Everything that you need to know about the Department of Energy's new regulations on the sale and manufacture of light bulbs

Everything That You Need to Know about the Latest Light Bulb Efficiency Standards


As of August 1st, 2023, a new energy efficiency standard from the US Department of Energy took effect; banning the sale and manufacture of any light bulb that does not meet these standards. These new standards essentially ban almost all forms of incandescent bulbs - the once ubiquitous type of bulb which has been seen in popular culture since it was patented by Thomas Edison at the end of the 19th century. But before you throw out all of your old incandescents, here’s an explanation of what the new regulations really ban as well as the several exceptions to these new rules.


The new DOE standards only ban the sale and manufacture of less-energy efficient light bulbs, not the use of said bulbs. So while you may not be able to find these bulbs on store shelves anymore, don’t expect that the FBI will be kicking down your door just because you still had some old incandescents collecting dust in your closet.

Additionally, the rule is not a blanket ban on all incandescent bulbs. Instead, the rule states that all light bulbs that are imported into, sold, or manufactured in the United States must emit a minimum of 45 lumens per watt. Lumens are the measure of light produced by a bulb and lumens per watt is how the ratio of electricity to light produced is determined. For reference, a typical LED bulb tends to produce 75 lumens per watt, while most incandescent bulbs are in the 15 lumens per watt range. The lower the amount of lumens per watt means that more energy, i.e.. electricity, is wasted creating unnecessary heat. These regulations on the energy efficiency of light bulbs date back to 2007 when then President George W. Bush signed the first national light bulb efficiency standards into law.

This new 45 lumen per watt minimum affects most incandescent and halogen bulbs. However, some specialty use bulbs are exempt from these regulations. This includes several bulbs used in appliances and uniquely shaped or sized lamps, as well as black lights, bug lamps, colored lamps, infrared lamps, left-handed thread lamps, grow lights, flood lights, reflector lamps, theater lights, and traffic lights.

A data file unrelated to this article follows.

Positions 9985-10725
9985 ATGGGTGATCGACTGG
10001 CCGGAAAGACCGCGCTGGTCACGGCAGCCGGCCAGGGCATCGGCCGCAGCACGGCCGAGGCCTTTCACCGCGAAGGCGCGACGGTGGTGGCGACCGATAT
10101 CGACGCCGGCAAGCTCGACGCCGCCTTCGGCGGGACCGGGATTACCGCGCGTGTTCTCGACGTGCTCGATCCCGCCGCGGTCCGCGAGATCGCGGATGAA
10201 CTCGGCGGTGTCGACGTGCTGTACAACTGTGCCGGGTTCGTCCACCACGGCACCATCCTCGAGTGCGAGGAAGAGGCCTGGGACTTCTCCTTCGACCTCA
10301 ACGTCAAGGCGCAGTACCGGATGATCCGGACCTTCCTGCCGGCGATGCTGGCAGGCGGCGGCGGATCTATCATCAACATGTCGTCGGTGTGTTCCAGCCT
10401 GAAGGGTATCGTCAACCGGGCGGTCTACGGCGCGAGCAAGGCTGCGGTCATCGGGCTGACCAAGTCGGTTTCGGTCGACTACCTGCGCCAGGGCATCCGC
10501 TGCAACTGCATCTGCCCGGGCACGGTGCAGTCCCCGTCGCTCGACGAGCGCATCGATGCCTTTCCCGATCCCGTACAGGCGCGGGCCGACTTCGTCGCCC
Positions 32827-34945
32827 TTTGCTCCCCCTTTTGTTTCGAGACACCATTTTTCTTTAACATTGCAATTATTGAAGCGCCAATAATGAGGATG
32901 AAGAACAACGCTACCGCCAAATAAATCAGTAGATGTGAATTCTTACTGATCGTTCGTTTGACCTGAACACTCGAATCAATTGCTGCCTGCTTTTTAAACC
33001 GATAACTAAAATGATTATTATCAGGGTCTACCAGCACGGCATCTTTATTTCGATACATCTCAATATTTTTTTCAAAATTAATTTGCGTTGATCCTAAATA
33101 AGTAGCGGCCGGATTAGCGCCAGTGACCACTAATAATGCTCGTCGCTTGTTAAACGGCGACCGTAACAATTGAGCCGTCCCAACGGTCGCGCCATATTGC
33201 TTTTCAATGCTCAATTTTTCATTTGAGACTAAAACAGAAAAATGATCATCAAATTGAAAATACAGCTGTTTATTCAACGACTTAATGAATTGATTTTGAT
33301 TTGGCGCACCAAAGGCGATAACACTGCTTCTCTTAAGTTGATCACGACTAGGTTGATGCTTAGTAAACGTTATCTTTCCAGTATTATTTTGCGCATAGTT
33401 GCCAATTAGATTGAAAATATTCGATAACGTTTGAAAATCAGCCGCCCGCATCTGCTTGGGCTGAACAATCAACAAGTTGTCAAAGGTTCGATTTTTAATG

While there is an understandable sense of wariness regarding such a wide-reaching government ban on something so innocuous as light bulbs, in the long run these new regulations may help where it matters most - your wallet. While the technology behind the incandescent light bulb has remained almost exactly the same since it was first introduced over a century-and-a-half ago, the advancement of LED technology just in the last decade has allowed for LED light bulbs to become as energy efficient as ever. Not only do LED bulbs produce the same amount of lumens as incandescents at a fraction of the energy cost, but LED bulbs last up to 25 times longer than their incandescent counterparts. This is thanks to higher lumens per watt of LED bulbs. Due to how light is produced in incandescent bulbs, only about 5% of the energy used actually creates light, while the remaining 95% is wasted as heat. Additionally, the increasing of the DOE’s energy efficiency minimum places compact fluorescent light bulbs on the chopping block next. Alongside LED replacements of incandescent bulbs, fluorescents have begun to be rapidly replaced with LED fixtures known as retrofits.

So, while these new energy efficiency regulations don’t mean that you immediately need to throw out all of your old incandescent and halogen light bulbs, it may give you the incentive to finally upgrade. That is, if you aren’t already a part of the nearly 50% of American households who have upgraded to LED bulbs since 2015.